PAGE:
U.S.: New Poll Finds 53% of Americans Support Legalizing Marijuana
By Steve Elliott
A new poll from Pew Research Center finds that 53 percent of Americans support the legalization of marijuana, with 44 percent opposed. As recently as 2006, just 32 percent supported legalization, while nearly twice as many -- 60 percent -- were opposed, according to Pew.
Crucially, the poll finds that people are much more likely to change their minds from opposing legalization to supporting it than vice versa. Among the general public, 21 percent of people support legalization now, but once opposed it. In contrast, just 7 percent of people used to support legalization but now oppose it.
Millennials (currently 18-34) lead the change, with 68 percent in favor. But across all generations, with the exception of the Silent Generation (ages 70-87), support for legal weed has risen sharply over the past decade.
“The more that people learn about marijuana and look at the benefits of legalization, the more likely they are to support reform," Tom Angell of Marijuana Majority told Hemp News on Tuesday. "Our opponents sure do have a lot to say about what they see as the benefits of continuing prohibition, but voters don’t want to hear it."
The most frequently mentioned reasons for supporting marijuana legalization are its medical benefits (41 percent) and the belief that cannabis is no worse than other drugs (36 percent), with many specifically mentioning they think pot is no more dangerous than alcohol or tobacco.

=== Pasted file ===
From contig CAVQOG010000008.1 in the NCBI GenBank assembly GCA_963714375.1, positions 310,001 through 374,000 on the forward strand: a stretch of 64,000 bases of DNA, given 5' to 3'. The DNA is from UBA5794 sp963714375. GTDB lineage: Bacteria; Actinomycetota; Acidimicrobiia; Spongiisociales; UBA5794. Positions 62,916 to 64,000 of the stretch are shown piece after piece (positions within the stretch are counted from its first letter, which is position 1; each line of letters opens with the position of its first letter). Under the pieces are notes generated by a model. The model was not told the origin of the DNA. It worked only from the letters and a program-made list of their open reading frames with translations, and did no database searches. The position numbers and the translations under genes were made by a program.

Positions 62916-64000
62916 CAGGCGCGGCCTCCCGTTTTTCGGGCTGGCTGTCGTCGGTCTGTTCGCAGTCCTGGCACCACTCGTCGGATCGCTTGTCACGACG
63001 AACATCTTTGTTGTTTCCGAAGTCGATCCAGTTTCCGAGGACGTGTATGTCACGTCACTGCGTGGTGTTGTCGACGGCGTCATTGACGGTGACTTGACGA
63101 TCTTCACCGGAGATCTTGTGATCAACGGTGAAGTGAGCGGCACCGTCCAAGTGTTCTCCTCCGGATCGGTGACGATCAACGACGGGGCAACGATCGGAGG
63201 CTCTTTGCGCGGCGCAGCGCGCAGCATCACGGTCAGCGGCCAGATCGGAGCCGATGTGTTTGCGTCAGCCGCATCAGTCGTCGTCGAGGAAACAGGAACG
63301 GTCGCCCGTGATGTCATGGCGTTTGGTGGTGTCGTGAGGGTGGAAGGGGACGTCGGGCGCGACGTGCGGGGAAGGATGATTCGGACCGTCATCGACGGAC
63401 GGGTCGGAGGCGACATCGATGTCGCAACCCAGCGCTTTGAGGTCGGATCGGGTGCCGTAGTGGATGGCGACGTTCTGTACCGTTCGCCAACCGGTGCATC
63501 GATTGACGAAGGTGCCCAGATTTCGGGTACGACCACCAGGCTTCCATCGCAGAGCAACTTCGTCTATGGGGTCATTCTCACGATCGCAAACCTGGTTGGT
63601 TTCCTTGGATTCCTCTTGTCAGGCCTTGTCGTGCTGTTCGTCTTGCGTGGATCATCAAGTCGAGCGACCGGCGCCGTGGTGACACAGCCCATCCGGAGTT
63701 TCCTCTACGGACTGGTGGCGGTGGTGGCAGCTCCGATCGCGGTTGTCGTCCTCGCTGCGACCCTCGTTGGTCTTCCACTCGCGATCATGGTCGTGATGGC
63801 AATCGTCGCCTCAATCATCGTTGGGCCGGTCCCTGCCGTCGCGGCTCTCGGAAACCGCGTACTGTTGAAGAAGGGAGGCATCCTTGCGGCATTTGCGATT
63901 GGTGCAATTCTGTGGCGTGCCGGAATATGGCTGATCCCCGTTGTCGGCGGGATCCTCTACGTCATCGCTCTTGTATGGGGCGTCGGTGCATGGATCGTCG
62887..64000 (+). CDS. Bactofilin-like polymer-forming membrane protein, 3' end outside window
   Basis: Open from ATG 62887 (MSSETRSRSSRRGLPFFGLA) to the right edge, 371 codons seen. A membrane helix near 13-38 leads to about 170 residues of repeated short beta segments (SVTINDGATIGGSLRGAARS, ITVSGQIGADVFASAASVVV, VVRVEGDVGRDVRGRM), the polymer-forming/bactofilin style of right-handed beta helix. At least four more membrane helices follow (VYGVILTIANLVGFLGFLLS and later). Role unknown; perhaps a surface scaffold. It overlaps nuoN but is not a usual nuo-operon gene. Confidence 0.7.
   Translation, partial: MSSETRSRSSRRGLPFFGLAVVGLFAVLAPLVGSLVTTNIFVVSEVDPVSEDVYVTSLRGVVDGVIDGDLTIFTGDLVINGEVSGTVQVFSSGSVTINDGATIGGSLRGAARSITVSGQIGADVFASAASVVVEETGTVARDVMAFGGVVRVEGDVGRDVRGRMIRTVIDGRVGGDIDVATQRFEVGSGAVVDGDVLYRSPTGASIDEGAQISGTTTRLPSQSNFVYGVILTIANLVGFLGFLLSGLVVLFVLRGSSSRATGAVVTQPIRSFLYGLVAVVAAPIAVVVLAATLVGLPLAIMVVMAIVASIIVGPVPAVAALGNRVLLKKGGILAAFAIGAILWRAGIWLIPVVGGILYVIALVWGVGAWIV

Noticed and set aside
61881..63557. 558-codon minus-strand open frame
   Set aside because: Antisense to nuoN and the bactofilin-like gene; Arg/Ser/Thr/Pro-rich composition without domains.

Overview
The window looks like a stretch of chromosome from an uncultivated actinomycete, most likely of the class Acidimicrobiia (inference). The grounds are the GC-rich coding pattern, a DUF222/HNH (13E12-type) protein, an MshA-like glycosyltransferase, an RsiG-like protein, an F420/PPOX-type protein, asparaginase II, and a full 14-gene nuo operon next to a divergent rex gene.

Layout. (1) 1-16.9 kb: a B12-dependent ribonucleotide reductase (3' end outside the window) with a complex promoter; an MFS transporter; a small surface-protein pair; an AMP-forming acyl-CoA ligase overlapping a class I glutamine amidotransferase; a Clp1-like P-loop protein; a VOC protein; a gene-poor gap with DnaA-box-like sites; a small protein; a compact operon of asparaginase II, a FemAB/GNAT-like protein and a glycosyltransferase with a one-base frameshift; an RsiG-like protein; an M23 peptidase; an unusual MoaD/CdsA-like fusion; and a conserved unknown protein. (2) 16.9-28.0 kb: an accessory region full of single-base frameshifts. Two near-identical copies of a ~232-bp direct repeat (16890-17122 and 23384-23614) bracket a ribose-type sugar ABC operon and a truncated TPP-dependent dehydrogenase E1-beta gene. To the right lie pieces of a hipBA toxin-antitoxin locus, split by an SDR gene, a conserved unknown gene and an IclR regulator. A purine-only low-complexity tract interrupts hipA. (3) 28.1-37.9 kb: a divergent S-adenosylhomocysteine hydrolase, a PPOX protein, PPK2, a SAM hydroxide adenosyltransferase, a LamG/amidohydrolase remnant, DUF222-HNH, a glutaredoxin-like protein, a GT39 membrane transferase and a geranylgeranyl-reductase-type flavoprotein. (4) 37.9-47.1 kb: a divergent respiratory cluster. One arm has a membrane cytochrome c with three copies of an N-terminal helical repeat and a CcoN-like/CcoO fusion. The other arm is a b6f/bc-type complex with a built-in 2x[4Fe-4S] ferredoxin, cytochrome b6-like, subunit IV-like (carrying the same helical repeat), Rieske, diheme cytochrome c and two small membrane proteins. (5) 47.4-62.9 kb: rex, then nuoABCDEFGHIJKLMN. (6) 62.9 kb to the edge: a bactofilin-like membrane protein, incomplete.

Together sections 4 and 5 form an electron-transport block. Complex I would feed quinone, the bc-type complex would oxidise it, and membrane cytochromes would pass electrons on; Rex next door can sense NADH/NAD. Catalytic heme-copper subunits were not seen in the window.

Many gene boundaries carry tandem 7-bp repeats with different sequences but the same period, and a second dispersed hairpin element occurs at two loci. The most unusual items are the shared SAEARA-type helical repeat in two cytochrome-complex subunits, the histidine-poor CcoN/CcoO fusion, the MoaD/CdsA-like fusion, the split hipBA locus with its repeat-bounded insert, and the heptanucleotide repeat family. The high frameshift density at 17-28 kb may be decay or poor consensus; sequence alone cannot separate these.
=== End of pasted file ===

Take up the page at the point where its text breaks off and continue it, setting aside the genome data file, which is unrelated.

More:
Majorities of blacks (58 percent) and whites (55 percent) favor legalization, compared with just 40 percent of Hispanics. Men, with 57 percent in favor, are more likely to support legalization than women, at 49 percent.
Nearly six in 10 Democrats (59 percent) favor legalizing cannabis, as do 58 percent of independents. Meanwhile, just 39 percent of Republicans have gotten onboard.
A majority of Americans -- 59 percent -- say that the federal government should not enforce marijuana prohibition in states that allow cannabis use; 37 percent say federal law should be enforced. These views are unchanged since the question was first asked two years ago.
Overall, 49 percent say they've tried pot, while 51 percent say they've never done so. In 2003, just 38 percent said they'd tried marijuana with 61 percent saying no. Men (56 percent) are more likely than women (41 percent) say say they've tried marijuana.
About one in four of those who have tried pot (12 percent of the public overall) say they've used it in the past year. About half of whites (52 percent) and blacks (50 percent) say they've tried cannabis. Among Hispanics, just 36 percent say they've tried maconha, while 63 percent say they have not.
A majority of those who say marijuana should be legal say they've tried it before (65 percent); 34 percent of those who support legalization say they've never tried weed. Tellingly, among those who say marijuana should be illegal, 29 percent have tried it before, while 71 percent have not.
“Legalization isn’t just some liberal trend on the coasts," Angell told Hemp News. "It’s a mainstream issue with majority voter support in crucial states that national politicians need to win.
"Presidential candidates would do well to start courting the cannabis constituency instead of running away from us," Angell said.